Depending on how one defines the BBC’s purpose, its licence fee income of £3.8 billion is either too much or not enough. In a world dominated by Facebook, Amazon, Apple, Netflix and Google, it’s ever harder for the BBC to keep up. It is estimated that Netflix alone will have spent upwards of $12 billion on content in 2018. It has a global audience of more than 130 million, a figure that is increasing by more than two million each month. The problem is that, faced with such numbers, the licence fee can never provide sufficient funds to allow the BBC to compete. It’s only a matter of time before Wimbledon and other prized parts of the output go the way of the Premier League and Sir David Attenborough onto better financed channels. That’s not the only difficulty. It is generally reckoned that if the BBC is to justify being the beneficiary of a poll tax, the BBC needs to reach at least 90 per cent of the UK audience, although there is a bit of wiggle room in terms of the period over which that measurement should be made – whether they need to watch once a week, or once a month, or what. Since the BBC’s funding depends on hitting this number, it is a higher priority than the more widely proclaimed purposes of informing, educating and entertaining the audience. To reach 90 per cent the BBC needs to be everywhere: if young people are migrating from TV to YouTube, the BBC has to have a YouTube channel. And it has to work out how to collect the licence fee from YouTube users. The decreasing use of TV sets, which are being replaced by computer and phone screens, will make it harder for the BBC to charge all its viewers. These issues are pressing: from the BBC’s point of view the intensity of the competition and the difficulties of raising revenue are likely to get worse quickly.
Historians of Northern Ireland have plenty of material to work with. A book called Lost Lives (2001) records the lives and deaths of each of the 3720 people who were killed during the Troubles. Fighters, activists, officials and politicians on all sides have spoken to the media and written books themselves. Public inquiries have published hundreds of pages of hitherto secret evidence. Journalists, some of whom managed to get impressively close to the leaders of paramilitary groups, have chronicled what happened. One aspect of the conflict all these sources reveal is the extent of the British state’s confusion about how to deal with Gerry Adams. Police repeatedly raided Adams’s childhood home. When he was 23 the courts interned him for five years, beginning with a spell on a prison ship. A few months later he was released so that the RAF could fly him to London for talks at a house in Cheyne Walk with Willie Whitelaw, the then home secretary. In 1988 Mrs Thatcher banned his voice from being broadcast but a decade later Tony Blair negotiated with him as a key participant in the peace process. Today he has easy access to the top British leadership. But Adams has not been entirely rehabilitated. In 2013 the police questioned him about his failure to disclose his brother’s sex abuse and the next year they held him for four days in connection with the 1972 murder of a Belfast mother of ten, Jean McConville.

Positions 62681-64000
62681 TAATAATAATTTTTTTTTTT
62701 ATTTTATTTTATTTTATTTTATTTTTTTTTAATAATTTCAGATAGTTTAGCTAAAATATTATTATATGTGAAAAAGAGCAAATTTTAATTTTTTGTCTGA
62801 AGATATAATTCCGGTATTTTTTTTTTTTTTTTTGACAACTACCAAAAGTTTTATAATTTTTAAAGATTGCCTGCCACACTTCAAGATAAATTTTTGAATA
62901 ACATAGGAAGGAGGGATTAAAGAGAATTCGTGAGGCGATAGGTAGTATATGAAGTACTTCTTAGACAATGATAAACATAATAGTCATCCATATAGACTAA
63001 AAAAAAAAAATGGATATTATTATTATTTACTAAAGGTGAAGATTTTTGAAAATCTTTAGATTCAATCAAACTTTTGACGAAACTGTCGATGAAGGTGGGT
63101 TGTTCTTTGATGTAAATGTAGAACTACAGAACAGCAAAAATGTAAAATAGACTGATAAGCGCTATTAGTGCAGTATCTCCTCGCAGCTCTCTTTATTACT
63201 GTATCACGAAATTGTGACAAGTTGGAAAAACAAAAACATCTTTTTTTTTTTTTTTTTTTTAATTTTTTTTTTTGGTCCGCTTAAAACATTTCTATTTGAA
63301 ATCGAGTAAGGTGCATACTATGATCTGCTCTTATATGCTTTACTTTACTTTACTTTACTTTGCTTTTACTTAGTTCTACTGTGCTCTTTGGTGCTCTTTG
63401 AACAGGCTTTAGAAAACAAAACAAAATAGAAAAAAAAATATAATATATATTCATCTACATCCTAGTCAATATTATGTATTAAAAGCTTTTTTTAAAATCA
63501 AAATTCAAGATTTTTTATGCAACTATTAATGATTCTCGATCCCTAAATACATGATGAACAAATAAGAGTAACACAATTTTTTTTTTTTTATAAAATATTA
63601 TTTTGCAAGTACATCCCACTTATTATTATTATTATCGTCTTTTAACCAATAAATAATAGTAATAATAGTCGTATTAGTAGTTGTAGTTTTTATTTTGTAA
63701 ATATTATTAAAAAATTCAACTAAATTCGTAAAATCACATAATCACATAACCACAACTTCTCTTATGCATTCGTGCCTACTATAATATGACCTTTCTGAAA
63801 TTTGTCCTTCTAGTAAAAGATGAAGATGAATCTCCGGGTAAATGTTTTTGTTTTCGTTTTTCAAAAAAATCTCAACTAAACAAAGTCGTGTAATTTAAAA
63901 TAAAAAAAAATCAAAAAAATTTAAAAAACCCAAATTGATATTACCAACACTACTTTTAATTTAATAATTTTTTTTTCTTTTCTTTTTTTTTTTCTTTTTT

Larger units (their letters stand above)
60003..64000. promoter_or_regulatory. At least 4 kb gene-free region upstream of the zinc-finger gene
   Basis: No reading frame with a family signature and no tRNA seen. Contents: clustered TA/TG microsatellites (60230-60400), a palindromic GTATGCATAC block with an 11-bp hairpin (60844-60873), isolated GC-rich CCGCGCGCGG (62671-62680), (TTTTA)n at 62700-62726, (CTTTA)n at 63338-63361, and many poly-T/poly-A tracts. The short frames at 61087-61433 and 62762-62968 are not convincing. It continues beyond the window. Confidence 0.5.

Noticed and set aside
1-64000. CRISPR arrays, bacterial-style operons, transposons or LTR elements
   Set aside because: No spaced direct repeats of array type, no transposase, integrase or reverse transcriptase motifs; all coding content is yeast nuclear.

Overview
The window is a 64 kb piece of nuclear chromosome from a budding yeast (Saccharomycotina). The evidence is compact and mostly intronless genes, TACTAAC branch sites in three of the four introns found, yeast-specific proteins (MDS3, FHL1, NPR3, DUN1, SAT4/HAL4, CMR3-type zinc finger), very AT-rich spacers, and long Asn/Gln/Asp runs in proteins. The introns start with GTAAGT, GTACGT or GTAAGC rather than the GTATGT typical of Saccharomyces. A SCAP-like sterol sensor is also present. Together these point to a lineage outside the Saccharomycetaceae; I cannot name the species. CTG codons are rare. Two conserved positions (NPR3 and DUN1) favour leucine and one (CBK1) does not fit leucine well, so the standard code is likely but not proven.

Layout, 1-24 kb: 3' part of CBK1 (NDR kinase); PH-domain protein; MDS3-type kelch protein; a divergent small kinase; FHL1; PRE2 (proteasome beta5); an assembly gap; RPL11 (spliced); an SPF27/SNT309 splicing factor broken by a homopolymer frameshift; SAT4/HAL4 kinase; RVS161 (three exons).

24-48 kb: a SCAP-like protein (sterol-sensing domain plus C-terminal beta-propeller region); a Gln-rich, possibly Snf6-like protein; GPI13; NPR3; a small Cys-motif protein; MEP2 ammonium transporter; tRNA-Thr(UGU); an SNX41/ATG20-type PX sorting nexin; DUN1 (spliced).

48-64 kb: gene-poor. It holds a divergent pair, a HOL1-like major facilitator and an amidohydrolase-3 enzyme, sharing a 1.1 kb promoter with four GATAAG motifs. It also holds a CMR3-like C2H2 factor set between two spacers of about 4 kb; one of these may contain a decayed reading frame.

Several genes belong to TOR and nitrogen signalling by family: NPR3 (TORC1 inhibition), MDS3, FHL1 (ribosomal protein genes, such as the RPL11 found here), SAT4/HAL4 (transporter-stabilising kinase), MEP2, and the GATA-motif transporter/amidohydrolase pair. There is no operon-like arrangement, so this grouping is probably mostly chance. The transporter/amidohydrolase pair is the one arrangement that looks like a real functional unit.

For over a decade the inaccessible and mountainous tribal area of North Waziristan was home to a swirling array of violent jihadists.
The Pakistan and Afghan Taliban movements, al-Qaeda and less well-known militant outfits such as the Haqqani Network used the area to hold hostages, train militants, store weapons and deploy suicide bombers to attack targets in both Afghanistan and Pakistan.
A CENTURY ago, in British-ruled Multan, the Punjab authorities detained a messenger by the name of Abdul Haq. He had travelled from Kabul with three yellow silk letters sewn into the lining of his coat.
On 4 October 1954 Pakistan’s army chief General Ayub Khan passed the hours of a sleepless night at the Dorchester Hotel in London writing ‘A Short Appreciation of Present and Future Problems of Pakistan’. It ran to 2500 words and outlined the general’s views on how best to manage a country that had existed for seven years but had been unable to agree a constitution.
There is a sentence in Jonathan Powell’s Talking to Terrorists: How to End Armed Conflicts that raises intriguing questions about how the Northern Ireland peace process got underway.＊ ‘Martin McGuinness,’ Powell writes, ‘still denies sending the message stating that “our war is over” which started the correspondence with John Major, and it is pretty clear in retrospect that one of the intermediaries in the chain between the government and the IRA did in fact embellish the message.’ The peace process, Tony Blair’s former chief of staff is suggesting, began with an exaggeration. Or what others might call a falsehood. It’s a remarkable story.
As they fled Afghanistan after 9/11 some of bin Laden’s followers wondered whether the attacks on the US had been a mistake. Among them was one of al-Qaida’s most acerbic writers, Abu Musab al-Suri. In public he backed bin Laden: privately he described him as an obstinate egotist. And he was scathing about the consequences of 9/11: ‘The outcome, as I see it, was to put a catastrophic end to the jihadi current which started in the early 1960s.’
In her posthumously published book, Reconciliation, Benazir Bhutto named a man who she believed had tried to procure bombs for an unsuccessful attempt on her life in Karachi in October 2007.
A documentary-drama set in Pakistan about the assassination of the Governor of Punjab over his stance on the blasphemy laws.